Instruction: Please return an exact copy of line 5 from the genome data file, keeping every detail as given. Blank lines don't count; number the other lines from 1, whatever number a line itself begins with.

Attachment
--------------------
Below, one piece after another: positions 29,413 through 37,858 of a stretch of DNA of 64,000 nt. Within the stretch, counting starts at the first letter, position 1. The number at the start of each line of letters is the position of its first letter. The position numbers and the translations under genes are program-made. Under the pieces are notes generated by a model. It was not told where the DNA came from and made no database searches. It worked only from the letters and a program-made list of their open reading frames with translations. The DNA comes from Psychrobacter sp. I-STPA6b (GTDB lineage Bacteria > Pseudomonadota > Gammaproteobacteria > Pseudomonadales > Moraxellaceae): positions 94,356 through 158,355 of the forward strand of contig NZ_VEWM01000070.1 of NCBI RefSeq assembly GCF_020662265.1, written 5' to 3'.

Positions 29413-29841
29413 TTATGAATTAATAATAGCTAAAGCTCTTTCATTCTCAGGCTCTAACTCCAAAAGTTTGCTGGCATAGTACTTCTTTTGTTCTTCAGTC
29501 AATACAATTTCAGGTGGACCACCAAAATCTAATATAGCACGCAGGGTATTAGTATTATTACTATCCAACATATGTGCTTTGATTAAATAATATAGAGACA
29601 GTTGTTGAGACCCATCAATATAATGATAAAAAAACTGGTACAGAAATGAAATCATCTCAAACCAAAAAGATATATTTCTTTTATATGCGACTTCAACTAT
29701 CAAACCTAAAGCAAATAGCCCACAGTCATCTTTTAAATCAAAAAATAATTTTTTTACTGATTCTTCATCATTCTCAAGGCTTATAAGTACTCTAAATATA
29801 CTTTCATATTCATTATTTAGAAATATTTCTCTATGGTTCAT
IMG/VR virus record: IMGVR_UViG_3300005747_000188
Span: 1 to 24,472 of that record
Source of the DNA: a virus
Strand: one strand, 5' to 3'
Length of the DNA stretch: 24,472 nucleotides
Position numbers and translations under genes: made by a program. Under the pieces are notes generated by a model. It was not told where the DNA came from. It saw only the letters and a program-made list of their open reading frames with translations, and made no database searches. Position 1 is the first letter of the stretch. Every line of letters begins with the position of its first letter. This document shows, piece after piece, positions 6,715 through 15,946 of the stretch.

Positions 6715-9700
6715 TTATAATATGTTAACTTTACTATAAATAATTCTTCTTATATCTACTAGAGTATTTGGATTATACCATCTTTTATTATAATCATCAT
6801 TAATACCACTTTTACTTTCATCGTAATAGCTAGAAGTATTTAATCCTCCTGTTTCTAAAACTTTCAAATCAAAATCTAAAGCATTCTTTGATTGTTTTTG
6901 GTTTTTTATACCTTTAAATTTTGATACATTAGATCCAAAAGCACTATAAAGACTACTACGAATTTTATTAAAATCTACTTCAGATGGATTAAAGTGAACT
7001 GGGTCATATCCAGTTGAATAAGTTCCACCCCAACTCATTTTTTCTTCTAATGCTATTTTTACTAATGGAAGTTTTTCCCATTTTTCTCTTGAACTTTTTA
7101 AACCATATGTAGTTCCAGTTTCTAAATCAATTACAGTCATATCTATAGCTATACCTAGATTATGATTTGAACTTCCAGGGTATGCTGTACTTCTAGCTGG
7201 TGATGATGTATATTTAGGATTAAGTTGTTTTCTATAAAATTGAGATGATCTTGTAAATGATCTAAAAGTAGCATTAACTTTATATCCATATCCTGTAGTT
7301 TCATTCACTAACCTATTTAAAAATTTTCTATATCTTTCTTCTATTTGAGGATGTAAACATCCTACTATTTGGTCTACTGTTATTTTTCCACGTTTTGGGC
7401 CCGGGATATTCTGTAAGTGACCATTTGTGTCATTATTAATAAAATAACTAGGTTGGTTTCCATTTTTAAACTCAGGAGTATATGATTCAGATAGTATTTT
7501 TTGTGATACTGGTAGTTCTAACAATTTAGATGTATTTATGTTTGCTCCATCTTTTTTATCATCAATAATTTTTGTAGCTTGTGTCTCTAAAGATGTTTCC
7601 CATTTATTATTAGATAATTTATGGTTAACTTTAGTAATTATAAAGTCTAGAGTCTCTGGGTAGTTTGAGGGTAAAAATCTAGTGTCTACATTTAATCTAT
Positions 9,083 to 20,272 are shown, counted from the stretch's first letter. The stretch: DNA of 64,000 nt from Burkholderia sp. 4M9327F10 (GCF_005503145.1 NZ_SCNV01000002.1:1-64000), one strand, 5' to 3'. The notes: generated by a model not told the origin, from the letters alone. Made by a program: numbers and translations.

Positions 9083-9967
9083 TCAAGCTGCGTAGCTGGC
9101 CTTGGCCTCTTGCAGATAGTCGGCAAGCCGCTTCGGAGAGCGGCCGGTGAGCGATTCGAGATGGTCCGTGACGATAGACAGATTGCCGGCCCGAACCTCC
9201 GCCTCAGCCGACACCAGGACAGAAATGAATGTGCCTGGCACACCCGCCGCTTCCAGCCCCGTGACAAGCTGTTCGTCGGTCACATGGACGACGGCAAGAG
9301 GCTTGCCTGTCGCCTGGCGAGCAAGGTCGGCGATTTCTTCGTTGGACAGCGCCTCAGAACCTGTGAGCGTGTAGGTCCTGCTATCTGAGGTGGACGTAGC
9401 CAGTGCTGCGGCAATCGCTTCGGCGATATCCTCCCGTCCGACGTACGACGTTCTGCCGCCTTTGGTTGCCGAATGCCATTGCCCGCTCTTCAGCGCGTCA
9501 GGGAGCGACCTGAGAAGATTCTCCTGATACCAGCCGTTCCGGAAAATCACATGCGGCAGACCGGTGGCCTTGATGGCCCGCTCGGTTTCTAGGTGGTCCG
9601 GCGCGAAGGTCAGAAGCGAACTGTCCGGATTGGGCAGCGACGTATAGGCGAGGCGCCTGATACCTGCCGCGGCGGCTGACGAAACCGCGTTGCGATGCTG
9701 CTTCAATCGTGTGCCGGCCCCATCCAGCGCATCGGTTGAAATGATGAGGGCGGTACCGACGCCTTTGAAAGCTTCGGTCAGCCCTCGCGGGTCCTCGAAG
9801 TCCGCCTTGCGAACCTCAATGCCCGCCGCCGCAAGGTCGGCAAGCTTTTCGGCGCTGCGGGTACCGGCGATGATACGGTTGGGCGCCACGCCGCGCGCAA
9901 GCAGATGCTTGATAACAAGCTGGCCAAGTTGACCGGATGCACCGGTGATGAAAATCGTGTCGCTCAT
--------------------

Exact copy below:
29601 GTTGTTGAGACCCATCAATATAATGATAAAAAAACTGGTACAGAAATGAAATCATCTCAAACCAAAAAGATATATTTCTTTTATATGCGACTTCAACTAT